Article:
Is noise-induced hearing loss a critical issue for Canadian dentists?
I write having just participated in a meeting of the CDA Committee on Clinical & Scientific Affairs where one of the agenda items related to the occupational health and safety of dentists. Because of a letter addressed to the committee, the conversation turned to noise-induced hearing loss (NIHL) among dentists. The committee members soon reached a consensus that they weren’t sure how big an issue this potential occupational hazard is for Canadian dentists today.
I did a quick Google search on the topic and I found some helpful background information on NIHL on the website of the US-based National Institute on Deafness and other Communication Disorders. One fact that resonated with me was that NIHL can arise from sustained exposure to noise over 85 decibels (equivalent to the sound of heavy traffic), which can be exceeded by some equipment in dental offices.
A Medline search then led me to a recently published journal article titled Occupational safety threats among dental personnel and related risk factors, which concludes that NIHL is a potentially serious occupational health threat for dentists. The committee members also had access to an article titled Noise Induced Hearing Loss in Dental Offices, written by an audiologist, which highlights the risks and makes some recommendations for the prevention of NIHL.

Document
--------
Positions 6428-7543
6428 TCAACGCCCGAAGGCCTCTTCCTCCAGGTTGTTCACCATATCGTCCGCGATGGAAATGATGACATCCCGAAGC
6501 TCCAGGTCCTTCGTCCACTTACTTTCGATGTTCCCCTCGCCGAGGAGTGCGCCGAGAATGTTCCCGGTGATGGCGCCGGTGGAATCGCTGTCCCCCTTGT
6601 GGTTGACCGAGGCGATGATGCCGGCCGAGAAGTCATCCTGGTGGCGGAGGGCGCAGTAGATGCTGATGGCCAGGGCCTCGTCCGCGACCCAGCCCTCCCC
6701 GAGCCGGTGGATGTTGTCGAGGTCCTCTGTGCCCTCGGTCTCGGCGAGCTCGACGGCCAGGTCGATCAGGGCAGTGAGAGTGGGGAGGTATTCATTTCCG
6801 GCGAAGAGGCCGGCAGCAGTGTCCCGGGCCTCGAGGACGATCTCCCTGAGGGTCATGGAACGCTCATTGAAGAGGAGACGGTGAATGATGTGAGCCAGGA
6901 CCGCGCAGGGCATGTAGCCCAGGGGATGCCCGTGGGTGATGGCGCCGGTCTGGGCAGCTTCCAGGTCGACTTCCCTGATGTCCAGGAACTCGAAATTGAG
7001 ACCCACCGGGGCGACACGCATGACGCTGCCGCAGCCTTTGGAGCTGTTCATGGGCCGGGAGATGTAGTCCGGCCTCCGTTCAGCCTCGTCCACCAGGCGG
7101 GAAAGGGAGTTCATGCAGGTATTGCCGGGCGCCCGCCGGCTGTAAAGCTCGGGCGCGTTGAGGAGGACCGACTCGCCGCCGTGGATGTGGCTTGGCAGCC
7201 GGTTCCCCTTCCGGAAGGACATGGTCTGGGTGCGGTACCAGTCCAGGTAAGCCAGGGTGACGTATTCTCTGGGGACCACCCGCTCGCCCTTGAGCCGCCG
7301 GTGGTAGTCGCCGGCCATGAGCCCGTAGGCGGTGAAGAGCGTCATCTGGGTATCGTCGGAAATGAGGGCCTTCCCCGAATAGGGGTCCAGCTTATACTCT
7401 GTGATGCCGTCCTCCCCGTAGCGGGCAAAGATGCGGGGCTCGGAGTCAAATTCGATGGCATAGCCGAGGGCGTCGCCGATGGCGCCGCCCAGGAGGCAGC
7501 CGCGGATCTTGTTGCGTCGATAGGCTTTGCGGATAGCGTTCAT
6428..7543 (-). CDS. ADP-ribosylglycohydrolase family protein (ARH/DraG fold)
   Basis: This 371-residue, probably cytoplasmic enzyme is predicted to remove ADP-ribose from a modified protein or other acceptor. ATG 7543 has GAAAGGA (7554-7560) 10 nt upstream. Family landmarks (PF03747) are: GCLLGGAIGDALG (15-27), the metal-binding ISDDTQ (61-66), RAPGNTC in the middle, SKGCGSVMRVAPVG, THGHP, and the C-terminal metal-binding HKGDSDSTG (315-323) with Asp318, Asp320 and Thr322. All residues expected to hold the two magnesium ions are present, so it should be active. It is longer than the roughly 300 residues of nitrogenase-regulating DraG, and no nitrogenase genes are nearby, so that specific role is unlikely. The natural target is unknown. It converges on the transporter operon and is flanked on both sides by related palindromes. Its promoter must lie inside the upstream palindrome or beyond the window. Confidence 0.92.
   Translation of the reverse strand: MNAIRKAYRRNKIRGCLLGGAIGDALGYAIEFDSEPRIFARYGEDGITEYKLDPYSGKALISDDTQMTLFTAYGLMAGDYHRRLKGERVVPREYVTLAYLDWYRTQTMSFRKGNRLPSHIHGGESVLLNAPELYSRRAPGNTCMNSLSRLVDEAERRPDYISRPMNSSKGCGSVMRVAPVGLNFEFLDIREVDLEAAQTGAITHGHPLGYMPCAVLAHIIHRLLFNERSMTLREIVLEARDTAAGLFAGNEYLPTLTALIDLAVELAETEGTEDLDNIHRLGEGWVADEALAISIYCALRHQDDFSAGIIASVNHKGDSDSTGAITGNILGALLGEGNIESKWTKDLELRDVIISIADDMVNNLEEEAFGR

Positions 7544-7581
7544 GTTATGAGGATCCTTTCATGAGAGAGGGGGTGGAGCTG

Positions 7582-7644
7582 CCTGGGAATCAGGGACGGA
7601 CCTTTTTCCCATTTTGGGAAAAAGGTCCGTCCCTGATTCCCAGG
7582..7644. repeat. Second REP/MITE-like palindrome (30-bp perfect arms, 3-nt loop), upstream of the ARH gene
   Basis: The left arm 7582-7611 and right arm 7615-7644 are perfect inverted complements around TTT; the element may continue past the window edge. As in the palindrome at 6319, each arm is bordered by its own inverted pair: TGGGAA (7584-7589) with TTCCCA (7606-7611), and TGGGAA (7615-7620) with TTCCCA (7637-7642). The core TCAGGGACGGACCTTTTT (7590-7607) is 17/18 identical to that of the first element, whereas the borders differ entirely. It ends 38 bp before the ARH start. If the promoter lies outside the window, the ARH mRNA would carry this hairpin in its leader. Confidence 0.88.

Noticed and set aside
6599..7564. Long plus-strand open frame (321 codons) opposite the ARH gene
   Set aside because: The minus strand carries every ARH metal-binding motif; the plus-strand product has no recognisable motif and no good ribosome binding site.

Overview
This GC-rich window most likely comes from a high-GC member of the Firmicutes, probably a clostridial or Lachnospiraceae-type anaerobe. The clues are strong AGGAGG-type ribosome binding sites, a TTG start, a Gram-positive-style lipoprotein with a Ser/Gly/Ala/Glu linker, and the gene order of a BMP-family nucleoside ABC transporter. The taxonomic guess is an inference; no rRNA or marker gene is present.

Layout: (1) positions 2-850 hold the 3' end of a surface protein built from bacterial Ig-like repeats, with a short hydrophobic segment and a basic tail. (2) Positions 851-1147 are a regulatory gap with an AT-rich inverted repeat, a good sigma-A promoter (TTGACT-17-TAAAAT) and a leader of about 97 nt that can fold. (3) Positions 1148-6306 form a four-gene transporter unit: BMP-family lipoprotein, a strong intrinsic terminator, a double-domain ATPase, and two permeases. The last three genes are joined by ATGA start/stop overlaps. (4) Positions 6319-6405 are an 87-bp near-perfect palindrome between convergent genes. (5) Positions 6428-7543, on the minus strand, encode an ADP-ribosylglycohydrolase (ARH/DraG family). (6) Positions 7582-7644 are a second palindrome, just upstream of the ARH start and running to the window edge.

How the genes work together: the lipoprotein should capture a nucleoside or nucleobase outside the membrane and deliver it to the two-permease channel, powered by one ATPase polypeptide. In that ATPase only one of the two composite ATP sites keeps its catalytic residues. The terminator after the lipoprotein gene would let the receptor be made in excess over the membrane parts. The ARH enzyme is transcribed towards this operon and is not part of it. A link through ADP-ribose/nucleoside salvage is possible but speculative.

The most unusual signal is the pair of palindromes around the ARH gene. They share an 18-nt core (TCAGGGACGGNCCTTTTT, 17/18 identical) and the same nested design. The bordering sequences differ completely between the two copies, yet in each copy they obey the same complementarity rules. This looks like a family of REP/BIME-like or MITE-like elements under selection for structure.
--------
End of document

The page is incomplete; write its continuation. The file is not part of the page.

What are your own experiences with and thoughts about occupational hearing loss among dentists? Have you, or any dental colleagues experienced hearing problems that seem to be worse than or different from other non-dental family members or friends? Do you and other dentists you know take any particular precautions to prevent NIHL? I would love to hear from you……